Third, a photo of the state and local history section which can be enjoyed while sitting in the rocking chair (which includes an afghan for chilly days).

Fourth, a photo looking out one of the room's southern-exposure windows with the work table in the foreground, and the US history section on the right.

We hope you've enjoyed this virtual visit. And if you're in the area, please stop in soon and experience the room and its contents.

Monday, May 8, 2017


It's that time of year again ... and here's Charlie Bullis's poem, written when he was a young man. 

"written and read Arbor day May 4 1906                                 

The Robin.

                                                               by C. R. Bullis

In the bight days of early spring
A robin from the south took wing
Thrilled by memories of the past
He flew to the north straight and fast
Through the pale ethereal blue
Unto his native land he flew
Through the bright day and strlit night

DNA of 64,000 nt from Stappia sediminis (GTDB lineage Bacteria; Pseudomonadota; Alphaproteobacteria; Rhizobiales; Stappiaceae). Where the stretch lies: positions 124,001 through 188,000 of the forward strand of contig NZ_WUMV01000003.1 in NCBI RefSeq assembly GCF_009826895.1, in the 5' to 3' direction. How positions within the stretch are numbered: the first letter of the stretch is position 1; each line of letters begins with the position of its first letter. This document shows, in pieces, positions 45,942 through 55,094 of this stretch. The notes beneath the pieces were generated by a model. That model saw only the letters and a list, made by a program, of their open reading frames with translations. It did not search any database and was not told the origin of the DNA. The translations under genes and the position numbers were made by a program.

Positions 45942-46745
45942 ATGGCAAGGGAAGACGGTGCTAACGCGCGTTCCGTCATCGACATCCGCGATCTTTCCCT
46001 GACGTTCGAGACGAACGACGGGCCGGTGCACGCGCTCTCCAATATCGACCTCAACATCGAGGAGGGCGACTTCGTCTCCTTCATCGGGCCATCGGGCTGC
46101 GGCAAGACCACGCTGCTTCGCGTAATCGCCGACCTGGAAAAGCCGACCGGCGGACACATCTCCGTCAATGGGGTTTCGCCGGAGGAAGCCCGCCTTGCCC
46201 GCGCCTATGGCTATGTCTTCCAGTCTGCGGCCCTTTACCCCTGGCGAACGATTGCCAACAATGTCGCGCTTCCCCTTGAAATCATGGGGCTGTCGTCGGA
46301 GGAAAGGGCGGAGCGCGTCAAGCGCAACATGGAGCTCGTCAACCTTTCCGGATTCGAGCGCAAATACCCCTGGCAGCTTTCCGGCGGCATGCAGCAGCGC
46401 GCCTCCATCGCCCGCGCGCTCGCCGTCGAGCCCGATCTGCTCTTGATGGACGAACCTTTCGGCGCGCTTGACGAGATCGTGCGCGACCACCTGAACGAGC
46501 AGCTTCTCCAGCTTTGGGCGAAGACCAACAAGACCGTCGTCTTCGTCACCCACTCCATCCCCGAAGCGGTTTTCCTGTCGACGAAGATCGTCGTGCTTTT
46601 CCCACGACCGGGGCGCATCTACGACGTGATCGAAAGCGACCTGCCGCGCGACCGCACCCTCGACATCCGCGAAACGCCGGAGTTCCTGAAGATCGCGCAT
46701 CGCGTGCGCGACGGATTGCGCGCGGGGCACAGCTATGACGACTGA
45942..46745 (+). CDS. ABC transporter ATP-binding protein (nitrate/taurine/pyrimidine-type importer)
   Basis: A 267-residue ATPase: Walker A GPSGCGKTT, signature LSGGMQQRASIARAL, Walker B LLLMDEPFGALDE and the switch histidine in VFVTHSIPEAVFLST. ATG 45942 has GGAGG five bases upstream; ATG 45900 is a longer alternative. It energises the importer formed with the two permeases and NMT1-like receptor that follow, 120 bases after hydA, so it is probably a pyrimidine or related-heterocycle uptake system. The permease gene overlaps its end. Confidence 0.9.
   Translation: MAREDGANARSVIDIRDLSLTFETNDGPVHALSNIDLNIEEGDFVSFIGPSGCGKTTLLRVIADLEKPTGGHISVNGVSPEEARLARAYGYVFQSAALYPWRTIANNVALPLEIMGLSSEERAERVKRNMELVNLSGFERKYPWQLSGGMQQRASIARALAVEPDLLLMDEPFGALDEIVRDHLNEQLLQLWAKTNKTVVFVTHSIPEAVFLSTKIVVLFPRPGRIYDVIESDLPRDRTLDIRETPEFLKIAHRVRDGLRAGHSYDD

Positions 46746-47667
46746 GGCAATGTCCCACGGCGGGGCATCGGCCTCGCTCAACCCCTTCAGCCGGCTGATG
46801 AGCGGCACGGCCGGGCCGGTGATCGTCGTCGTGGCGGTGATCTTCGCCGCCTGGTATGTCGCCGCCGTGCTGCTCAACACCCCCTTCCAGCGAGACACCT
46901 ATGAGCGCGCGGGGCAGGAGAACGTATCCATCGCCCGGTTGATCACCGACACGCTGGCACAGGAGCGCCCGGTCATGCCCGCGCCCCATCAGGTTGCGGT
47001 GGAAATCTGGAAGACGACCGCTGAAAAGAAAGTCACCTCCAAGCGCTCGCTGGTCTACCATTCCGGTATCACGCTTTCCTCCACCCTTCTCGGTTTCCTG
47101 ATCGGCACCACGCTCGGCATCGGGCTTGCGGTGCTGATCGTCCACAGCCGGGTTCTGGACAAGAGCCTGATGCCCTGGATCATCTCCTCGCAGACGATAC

He proceded in his long flight.
At last all wearied from his flight
As the first reays of the suns light
Appeared over the eastern hill
At home on a pine he sat still.
For a few weeks he flew about
In every tree and bush and out
And in the balmy evening air
His song resounded clear and fair"

Friday, May 5, 2017


Today is May 5, the day commemorated in Mexico (and here, as well) as Cinco de Mayo, in remembrance of that country's 1862 victory in the Battle of Puebla.

One way to celebrate this day is to partake of some wonderful local Mexican cuisine available at several restaurants in this area.  (Some of our Bullis volunteers are planning to do just that!)

And - another way to commemorate this day is to stop by the Bullis Room and look through some of the books on Mexico. Here are two to get you started:

Mexico and the United States;
their mutual relations and common interests
by  Gorham Dummer Abbott (1807-1874
Published: New York, G. P. Putnam & Son, 1869

Mexico: the wonderland of the South
by William English Carson (1870 - )
Published: New York, Macmillan, 1912

As you know, you have an open invitation to look on the shelves for more books on this topic and any other area you're interested in. Remember ... the Bullis books are waiting! Please don't disappoint them!